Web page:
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As the co-founder and CEO of Aleria, Lisa Russell helps companies learn how to effectively measure and improve their DEI strategies every day. So, when you ask her for the biggest obstacles facing businesses employing DEI initiatives in the workplace, she will quickly offer not only the problem, but the solution.

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For many companies, their first step is to increase the diversity of their team. But as Russell explains, without systemic changes within the company itself, diversity initiatives have limited impact. Even worse, diversity statistics are often manipulated to hit certain goals without the mechanisms to authentically increase inclusion.

"Often leaders will say that they want to increase diversity, but how they go about it matters," Russell says. "Many organizations, as an example, increase diversity by adjusting their recruiting processes. We'll see them expand their recruiting pool, maybe they recruit from an HBCU for the first time, but when you look closely, they are only increasing the diversity of their team across entry level positions."

Although this strategy will satisfy the stated goal of increasing diversity at the company, Russell says, it does nothing to change the culture of inclusion in the workplace. Organizations often hire for diversity but do not have systems in place to support new employees from underrepresented groups or provide opportunities for them to move up in the company. As a result, turnover increases.

"The lack of diversity across an organization is problematic," Russell says. "Companies aren't providing all employees with the same level of access, compensation, or learning opportunities. Combine this with the fact that some employees don't feel represented by the leadership team, aren't provided mentorship and, as a result, lack visibility into their own potential career path."

With Aleria, Russell and her team help organizations transform their workplace with DEI initiatives that work. Rather than focusing strictly on representation metrics, the team at Aleria teaches corporate leaders to build systems that promote inclusion at all levels of the business. When this is successfully employed, Russell says, the diversity numbers should follow.

"As we tell our clients, diversity is a lagging measure of inclusion," Russell says. "Diversity metrics change slowly. The numbers can only change as employees leave or join the team. But while you're working to recruit a diverse workforce, so much can be done to improve the sense of inclusion within your organization and, as a result, you're also improving employee satisfaction and retention."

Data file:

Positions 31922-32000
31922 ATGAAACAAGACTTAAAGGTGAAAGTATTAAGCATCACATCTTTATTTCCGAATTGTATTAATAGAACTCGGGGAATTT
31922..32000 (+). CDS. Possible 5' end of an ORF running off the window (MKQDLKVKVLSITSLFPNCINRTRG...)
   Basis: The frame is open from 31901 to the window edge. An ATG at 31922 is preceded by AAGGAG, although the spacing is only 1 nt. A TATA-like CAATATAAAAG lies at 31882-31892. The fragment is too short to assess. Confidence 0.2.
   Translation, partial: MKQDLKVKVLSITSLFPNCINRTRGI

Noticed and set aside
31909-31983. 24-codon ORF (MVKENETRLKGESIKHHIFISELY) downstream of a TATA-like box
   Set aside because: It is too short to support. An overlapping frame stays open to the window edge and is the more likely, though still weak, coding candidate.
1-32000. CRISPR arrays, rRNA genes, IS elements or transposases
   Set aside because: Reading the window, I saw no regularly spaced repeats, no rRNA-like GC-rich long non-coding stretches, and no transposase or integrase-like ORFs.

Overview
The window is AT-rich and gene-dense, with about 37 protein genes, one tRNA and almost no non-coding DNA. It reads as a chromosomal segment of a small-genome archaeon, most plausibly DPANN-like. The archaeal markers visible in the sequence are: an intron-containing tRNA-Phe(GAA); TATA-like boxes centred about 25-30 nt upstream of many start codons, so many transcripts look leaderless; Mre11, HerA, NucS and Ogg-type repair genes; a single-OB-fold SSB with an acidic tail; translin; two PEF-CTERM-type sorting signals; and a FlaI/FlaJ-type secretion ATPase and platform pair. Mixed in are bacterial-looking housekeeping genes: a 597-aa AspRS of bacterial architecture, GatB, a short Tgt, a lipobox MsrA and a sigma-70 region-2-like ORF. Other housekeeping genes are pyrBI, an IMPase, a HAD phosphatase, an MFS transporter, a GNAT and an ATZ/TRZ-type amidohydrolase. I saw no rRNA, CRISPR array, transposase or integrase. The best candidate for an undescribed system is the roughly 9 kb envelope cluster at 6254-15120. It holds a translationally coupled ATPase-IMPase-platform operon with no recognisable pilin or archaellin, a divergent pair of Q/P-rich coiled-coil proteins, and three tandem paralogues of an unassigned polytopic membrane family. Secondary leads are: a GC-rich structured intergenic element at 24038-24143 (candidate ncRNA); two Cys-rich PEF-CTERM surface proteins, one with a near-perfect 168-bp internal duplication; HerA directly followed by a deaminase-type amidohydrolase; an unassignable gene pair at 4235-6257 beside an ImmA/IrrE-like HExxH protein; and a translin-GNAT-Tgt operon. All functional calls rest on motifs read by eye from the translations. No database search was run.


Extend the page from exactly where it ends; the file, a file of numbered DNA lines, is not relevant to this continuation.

Using their groundbreaking "Categories of Inclusion" framework Aleria helps companies effectively measure their inclusion efforts and design better systems that will yield quantifiable results. Whether a company is using diversity metrics or employee engagement scores, they often encounter limitations that prevent leadership from making meaningful changes. Leveraging Aleria's technology, business leaders now possess clear, actionable data that empowers more effective and strategic decision making.

"When we look at a business through our Categories of Inclusion framework, we see all of these opportunities for the organization to specifically adjust what's happening on a day-to-day basis," Russell says. "What is different here is that by focusing on the actual experiences of people, and understanding what should exist in an organization for it to be considered inclusive, we can help you really focus your efforts on impact."

Although many organizations want to improve their corporate DEI, many focus on the wrong metrics – limiting their ability to make meaningful change. With Aleria, they now have the tools they need to not only improve diversity statistics, but to create a truly inclusive workplace.